alt text

some of my colleagues said my way of working is crap.... but I like it :-)

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Definitely. I have a small "tablet" dry-erase board to use for this sort of thing, but use whatever you're comfortable with. The important thing is that you can get your thoughts down easily and see the big picture of how everything fits together.

Some people prefer more formal plans, like UML diagrams, but I feel that it's too easy to get caught up micromanaging what each method should look like. Once again, though, use whatever you're comfortable with.

EDIT: You might also be interested in literate programming. The idea is that you can plan it all out and gradually get more specific. For example, you might say that your program consists of:

  1. Getting text from the user
  2. Converting the text into an image
  3. Saving the resulting image to the disk

Then you might refine your idea of converting the text into an image. So that might look like:

  1. Determine the number of lines the text should take up
  2. Pick random colors for the text and background
  3. Process it in a suitable format

Then you might refine the idea of picking random colors, and soon you're just writing regular code.

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For me, the activity of software development is a series of progressively finer-grained designs to solve a particular problem. When you just have a high-level idea of what you are building, your design might be something very high level, like "there will be a web application that talks to a SQL database and multiple web services" or something like that. Then, as you drill into the details of each piece you get finer-grained in the design. Depending on the complexity of the solution there will be more or fewer iterations of the design effort. The final iteration involves creating the actual code that implements the higher levels of the design.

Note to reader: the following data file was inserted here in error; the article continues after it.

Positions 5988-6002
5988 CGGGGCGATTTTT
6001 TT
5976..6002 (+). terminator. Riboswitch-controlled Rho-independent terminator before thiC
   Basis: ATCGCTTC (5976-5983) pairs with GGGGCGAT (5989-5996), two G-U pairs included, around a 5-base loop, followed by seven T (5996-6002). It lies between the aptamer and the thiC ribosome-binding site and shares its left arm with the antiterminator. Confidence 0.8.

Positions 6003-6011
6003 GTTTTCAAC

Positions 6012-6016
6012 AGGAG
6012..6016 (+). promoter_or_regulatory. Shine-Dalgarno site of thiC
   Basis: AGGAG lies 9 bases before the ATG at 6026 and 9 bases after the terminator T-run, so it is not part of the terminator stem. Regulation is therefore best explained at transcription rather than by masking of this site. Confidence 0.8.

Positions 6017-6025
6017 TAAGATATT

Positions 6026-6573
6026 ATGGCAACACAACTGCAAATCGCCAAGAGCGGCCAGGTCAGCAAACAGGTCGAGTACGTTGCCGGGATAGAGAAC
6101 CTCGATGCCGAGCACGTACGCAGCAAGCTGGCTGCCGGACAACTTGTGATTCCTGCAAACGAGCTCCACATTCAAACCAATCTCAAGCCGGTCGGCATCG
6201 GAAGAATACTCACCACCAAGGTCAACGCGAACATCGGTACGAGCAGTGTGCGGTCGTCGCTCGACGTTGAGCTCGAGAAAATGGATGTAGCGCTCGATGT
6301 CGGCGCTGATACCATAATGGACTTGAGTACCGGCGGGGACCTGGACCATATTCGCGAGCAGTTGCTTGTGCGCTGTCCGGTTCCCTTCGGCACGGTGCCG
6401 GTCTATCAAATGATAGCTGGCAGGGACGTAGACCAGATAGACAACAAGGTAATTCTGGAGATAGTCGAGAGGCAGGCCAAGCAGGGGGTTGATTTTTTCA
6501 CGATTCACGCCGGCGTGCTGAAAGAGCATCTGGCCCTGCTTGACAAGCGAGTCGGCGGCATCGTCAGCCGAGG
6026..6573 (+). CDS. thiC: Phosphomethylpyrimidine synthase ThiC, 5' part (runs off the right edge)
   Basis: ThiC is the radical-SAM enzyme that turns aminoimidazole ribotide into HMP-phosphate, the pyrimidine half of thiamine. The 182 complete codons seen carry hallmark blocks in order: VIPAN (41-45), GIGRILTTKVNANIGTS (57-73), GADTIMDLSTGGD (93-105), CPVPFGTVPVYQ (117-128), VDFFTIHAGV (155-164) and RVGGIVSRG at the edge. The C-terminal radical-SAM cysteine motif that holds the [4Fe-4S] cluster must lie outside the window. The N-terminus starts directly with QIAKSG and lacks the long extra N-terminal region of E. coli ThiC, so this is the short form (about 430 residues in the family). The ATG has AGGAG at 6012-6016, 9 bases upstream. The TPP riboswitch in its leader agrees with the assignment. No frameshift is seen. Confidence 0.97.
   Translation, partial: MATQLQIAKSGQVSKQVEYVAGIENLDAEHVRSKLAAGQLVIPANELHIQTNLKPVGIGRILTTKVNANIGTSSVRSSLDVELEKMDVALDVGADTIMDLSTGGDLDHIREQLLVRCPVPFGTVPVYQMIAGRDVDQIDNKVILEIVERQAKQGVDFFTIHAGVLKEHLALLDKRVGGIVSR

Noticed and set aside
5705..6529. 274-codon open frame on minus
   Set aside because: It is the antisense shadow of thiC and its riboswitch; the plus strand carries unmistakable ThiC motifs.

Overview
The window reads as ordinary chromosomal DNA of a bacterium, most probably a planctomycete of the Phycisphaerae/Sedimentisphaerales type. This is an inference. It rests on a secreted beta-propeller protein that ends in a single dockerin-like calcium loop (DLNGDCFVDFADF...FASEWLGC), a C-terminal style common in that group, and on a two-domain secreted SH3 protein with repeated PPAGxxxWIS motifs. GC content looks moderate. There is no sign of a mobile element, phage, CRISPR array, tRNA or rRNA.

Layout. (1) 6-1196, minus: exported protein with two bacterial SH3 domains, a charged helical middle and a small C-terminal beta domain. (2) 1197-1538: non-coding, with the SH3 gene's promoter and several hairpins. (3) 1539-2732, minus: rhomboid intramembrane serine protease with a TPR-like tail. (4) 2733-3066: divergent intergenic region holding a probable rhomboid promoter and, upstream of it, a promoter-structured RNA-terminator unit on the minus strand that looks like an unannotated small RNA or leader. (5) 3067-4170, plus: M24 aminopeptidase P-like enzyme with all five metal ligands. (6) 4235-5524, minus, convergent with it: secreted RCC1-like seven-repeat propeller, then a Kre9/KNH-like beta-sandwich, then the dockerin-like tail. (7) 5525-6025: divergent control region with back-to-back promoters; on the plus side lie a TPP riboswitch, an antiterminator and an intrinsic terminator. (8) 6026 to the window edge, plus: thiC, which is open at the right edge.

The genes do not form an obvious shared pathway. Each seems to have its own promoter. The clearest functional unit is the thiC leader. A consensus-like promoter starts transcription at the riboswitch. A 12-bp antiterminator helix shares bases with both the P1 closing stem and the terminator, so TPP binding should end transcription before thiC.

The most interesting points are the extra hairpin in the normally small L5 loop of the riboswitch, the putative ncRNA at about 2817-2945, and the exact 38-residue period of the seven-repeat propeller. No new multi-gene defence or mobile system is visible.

For me, the difference between architecture and design is minimal, and they are just different iterations of the process I describe above. The line between the two is fuzzy, and different for different people.

There is an art to deciding what level of design detail to go into, for which parts of the application, and at which points in the project lifecycle. For high risk, high complexity projects you may want to have a very detailed design before you ever write a line of code. For smaller projects, you can get away with doing very little up front design and just banging out some code and then seeing what doesn't work and redesigning those areas. There's not just one write answer here. Usually it is somewhere in between those two extremes.

I have a blog post that talks about some of the principles I use when approaching architecture. It might be helpful to you when thinking along these lines. Some of the article is specific to .NET but most of it isn't.

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I used to ask myself the very same question. Now I just practice test-driven development, and don't worry about it. I don't "plan out" the code at all, except to follow the standards for the chosen architecture. When I start a project, I do have some idea of what is going to be needed, but as development proceeds I try to keep an open mind. By following test-driven development, and continuously refactoring the code, I don't have to "plan out" the code. I just satisfy one test case after another, and the design emerges from the refactoring. This is always a better design than any plans I could have made before coding.